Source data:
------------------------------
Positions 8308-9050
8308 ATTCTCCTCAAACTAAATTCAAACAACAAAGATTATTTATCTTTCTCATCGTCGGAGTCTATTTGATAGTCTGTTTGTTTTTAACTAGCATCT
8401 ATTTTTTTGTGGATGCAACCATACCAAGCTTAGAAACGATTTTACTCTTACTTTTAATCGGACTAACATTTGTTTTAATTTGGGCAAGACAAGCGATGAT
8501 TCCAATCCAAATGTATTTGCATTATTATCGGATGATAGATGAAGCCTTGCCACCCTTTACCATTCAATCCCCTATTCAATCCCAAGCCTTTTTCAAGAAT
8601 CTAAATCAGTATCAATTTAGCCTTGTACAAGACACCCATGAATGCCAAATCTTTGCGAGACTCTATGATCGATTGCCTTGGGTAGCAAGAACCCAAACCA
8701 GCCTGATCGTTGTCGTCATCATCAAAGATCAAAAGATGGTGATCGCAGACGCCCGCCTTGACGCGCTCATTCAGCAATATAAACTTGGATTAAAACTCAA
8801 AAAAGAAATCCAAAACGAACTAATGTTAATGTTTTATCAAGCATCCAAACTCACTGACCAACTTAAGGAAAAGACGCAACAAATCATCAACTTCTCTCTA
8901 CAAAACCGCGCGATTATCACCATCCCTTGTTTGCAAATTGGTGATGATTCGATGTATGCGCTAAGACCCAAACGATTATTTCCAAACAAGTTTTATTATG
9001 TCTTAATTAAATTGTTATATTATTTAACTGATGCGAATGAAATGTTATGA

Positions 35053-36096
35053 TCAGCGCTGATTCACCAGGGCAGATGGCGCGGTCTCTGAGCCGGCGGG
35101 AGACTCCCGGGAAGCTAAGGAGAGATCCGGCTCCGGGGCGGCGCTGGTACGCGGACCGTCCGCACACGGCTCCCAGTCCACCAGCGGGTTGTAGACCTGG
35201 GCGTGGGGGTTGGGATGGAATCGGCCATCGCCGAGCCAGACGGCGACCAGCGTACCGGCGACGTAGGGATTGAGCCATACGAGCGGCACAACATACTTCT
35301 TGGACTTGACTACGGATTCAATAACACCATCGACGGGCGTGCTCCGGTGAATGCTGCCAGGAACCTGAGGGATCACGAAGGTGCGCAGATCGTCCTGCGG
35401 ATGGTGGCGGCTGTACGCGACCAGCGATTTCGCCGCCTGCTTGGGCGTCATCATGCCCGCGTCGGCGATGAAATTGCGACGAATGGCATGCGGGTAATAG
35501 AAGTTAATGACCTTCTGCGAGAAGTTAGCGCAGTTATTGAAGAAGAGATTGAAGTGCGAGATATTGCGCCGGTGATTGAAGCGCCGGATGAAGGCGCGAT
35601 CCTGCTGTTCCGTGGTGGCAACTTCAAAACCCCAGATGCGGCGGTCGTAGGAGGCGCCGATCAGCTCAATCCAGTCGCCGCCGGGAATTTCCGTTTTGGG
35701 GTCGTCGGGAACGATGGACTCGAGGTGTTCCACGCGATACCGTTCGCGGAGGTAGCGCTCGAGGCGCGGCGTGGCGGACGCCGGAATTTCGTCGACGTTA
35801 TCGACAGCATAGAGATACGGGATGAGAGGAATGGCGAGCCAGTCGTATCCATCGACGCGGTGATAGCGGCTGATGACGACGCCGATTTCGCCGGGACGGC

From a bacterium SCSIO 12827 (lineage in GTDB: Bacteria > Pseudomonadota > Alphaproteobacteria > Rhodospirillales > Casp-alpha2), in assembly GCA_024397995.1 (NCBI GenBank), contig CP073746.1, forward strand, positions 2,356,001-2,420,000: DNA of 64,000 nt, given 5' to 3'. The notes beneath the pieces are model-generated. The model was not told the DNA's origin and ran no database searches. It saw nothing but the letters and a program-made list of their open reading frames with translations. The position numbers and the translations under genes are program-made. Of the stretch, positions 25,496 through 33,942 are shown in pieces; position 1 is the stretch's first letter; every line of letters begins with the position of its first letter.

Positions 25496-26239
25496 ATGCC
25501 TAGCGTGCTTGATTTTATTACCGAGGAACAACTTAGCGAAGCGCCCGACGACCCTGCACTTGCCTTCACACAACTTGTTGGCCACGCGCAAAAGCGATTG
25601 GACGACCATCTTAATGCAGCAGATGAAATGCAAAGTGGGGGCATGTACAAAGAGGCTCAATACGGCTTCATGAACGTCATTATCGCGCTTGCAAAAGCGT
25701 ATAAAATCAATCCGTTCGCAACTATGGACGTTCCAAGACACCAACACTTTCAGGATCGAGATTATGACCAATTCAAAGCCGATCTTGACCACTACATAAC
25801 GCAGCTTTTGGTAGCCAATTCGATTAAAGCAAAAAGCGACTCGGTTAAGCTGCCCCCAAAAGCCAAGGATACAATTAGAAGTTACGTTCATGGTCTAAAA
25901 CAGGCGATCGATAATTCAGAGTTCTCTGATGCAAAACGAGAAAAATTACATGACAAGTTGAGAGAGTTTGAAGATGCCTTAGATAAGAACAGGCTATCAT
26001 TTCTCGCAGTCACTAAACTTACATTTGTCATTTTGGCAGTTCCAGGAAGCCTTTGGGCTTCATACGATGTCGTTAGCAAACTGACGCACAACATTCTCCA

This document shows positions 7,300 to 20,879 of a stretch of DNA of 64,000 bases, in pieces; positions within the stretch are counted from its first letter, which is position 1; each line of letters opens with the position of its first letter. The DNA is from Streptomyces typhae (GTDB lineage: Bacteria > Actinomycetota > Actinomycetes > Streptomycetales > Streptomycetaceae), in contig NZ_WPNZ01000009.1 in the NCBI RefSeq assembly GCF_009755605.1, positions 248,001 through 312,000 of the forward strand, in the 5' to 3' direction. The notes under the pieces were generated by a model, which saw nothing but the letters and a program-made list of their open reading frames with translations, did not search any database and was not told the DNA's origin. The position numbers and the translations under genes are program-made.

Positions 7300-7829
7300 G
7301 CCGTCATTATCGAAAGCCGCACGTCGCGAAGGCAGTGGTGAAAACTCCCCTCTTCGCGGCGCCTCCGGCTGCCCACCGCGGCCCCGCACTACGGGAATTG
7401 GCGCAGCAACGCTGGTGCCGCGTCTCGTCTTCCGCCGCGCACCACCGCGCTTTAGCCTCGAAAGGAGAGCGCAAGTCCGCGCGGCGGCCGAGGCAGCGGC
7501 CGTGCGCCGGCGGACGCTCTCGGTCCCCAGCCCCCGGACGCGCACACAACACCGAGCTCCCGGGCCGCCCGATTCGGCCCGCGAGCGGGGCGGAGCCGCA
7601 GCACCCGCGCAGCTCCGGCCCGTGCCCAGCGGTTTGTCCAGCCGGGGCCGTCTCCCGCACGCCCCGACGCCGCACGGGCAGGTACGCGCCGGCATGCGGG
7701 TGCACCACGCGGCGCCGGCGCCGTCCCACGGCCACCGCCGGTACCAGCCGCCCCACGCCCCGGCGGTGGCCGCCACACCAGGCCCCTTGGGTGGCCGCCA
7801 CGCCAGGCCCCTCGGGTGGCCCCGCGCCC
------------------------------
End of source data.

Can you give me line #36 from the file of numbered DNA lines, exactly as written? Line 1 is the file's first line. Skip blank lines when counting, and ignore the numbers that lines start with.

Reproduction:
7701 TGCACCACGCGGCGCCGGCGCCGTCCCACGGCCACCGCCGGTACCAGCCGCCCCACGCCCCGGCGGTGGCCGCCACACCAGGCCCCTTGGGTGGCCGCCA